Surely we can and should weep at the great depth of human suffering that has occurred. But we must also weep at the source of the suffering, for this is yet present with us—human depravity. Humanity’s great rebellion against God our Creator gives us all the capacity to do some horrific things apart from divine grace. Events like this are a vivid reminder of just how sin-cursed this world truly is. Surely this too is a cause for weeping. Perhaps also we should weep for our own sense of failure that we have not done more to savor the world. O, that someone had reached out to the shooter before his anger exploded.
Second, we can pray (1 Tim. 2:1). We pray for those who are left behind to pick up the pieces. We pray for those who will have to help the remaining children cope with the effects of this tragedy for years to come. We pray for the parents whose lives may never be restored. We pray for the police, the ambulance and fire personnel, and all those who in the course of serving the public good were compelled to witness the carnage. How will they ever sleep again? We are called to pray one for another and to bear one another’s burdens. While these texts primarily address the assembly, surely we can pray for those affected in Sandy Hook.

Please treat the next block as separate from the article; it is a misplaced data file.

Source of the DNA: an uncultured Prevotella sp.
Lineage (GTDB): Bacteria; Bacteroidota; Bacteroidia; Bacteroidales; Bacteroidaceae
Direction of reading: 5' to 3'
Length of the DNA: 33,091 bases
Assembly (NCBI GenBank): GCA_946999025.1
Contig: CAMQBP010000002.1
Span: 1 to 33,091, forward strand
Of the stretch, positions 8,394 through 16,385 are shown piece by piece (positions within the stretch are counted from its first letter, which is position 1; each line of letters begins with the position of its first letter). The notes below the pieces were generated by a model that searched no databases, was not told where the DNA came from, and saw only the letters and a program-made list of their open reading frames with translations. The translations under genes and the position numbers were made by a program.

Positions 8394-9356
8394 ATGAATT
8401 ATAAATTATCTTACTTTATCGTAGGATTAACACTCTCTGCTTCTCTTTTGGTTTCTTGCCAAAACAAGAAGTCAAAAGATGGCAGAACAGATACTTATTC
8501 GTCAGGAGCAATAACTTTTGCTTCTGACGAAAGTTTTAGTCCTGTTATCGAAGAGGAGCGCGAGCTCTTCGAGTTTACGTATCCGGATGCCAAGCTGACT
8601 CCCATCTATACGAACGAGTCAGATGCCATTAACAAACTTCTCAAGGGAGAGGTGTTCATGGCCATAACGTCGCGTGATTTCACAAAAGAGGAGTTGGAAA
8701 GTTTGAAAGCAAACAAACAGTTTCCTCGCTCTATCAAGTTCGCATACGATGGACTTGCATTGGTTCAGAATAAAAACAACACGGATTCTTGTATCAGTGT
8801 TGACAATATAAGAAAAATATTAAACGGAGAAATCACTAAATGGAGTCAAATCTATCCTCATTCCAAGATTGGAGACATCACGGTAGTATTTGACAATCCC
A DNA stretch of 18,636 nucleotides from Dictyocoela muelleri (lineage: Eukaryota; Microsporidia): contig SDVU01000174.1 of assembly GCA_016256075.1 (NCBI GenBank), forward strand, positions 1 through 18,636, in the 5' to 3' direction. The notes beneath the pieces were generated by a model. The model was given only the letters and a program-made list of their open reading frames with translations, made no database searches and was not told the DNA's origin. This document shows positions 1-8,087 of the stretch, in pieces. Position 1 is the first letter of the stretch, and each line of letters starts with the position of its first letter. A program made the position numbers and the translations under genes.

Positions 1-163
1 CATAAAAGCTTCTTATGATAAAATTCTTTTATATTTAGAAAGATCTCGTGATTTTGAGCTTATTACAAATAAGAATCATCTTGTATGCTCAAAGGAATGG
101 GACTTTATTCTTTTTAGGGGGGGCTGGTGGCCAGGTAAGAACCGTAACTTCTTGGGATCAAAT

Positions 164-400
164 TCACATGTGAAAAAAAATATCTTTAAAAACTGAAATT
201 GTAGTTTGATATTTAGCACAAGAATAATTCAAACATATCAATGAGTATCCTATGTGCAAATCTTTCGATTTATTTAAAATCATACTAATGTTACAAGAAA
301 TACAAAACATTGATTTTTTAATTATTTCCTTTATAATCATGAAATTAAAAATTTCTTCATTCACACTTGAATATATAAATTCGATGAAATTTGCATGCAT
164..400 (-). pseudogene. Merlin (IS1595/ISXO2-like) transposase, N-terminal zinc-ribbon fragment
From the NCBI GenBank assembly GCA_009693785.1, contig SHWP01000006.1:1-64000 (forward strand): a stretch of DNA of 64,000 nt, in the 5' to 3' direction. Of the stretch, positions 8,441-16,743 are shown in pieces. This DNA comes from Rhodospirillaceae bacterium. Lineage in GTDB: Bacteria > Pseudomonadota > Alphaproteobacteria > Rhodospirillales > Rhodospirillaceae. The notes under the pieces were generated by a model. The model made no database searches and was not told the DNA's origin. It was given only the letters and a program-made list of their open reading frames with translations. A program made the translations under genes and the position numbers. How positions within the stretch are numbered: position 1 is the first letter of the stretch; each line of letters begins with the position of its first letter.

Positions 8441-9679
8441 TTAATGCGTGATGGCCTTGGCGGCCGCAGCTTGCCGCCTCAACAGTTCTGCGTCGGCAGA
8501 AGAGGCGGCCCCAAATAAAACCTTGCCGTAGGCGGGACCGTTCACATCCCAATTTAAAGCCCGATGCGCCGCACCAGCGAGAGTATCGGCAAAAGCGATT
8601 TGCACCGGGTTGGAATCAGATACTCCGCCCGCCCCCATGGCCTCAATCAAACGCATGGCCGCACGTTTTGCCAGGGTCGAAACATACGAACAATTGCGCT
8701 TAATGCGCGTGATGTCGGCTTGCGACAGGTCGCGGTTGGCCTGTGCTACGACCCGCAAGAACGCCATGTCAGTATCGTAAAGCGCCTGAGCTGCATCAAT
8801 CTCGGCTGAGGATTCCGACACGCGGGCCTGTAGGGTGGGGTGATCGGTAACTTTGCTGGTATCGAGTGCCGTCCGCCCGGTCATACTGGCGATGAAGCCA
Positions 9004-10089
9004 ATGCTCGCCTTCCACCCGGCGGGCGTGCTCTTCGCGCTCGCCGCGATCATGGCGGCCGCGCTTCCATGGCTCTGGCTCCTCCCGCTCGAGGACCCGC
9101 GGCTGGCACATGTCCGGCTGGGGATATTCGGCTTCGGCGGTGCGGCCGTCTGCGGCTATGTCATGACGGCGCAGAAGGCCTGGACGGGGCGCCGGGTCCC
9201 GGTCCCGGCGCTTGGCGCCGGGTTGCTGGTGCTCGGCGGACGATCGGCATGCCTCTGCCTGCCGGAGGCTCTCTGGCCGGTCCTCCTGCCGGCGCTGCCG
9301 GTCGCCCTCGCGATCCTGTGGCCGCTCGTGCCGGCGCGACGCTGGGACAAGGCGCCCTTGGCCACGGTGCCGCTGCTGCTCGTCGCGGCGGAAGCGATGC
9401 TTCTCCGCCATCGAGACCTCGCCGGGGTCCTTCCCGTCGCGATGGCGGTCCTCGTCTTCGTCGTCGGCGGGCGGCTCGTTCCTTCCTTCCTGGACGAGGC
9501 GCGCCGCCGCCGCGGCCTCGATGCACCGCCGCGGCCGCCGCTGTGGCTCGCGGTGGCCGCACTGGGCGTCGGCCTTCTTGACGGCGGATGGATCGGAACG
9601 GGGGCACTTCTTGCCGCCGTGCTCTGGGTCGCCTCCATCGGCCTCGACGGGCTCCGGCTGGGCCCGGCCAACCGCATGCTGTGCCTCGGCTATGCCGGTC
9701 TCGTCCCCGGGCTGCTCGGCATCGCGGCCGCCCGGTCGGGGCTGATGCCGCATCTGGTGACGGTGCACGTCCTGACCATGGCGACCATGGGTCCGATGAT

We can and should pray for those who are grieving. But we need to pray for more than this. We need to pray for a solution to this evil. We need to pray for a permanent fix. Above all, we need to pray for the coming of the only One who can ultimately heal this great human iniquity—the Prince of Peace (Is. 9:6). Especially at this time of year, as we sing “O Come, O Come, Emmanuel, and ransom captive Israel,” we look forward to day when the King of Kings and Lord of Lords will vanquish all evil and bring in a season of unprecedented peace and tranquility. It is events like this that make us all long a little more deeply for heaven. This world is not our home; we are just passing through. But until the day when Christ returns or calls us to Himself, we need to pray and expect His coming. Only He can heal the brokenhearted. Only He can set all things right. Only He can bring peace to this world.
Finally, in answer to the question “What Child is This?” that so many seem to ask at this time of the year, we can proclaim loudly that “this, this is Christ the Lord!” (Mt 28:19-20) Now more than ever, as the world drifts deeper into darkness and chaos, we need to proclaim that Jesus Christ is the hope for the hurting, the Sin-bearer and Sacrifice-maker, the spotless Lamb of God who takes away the sin of the world.
Jesus invites all who labor and are heavy laden to come unto Him and He will give rest (Mt. 11:28). We, through our proclamation of His message, extend that invitation to people today. Christmas may indeed be a time of family visits and holiday festivities, but it is also a good time to remind people that Jesus Christ came to cure the fallen world of all that afflicts it. Let this tragedy remind us as Christians that our job is still not finished. There is much to be done until Jesus comes! May the Lord find us faithful!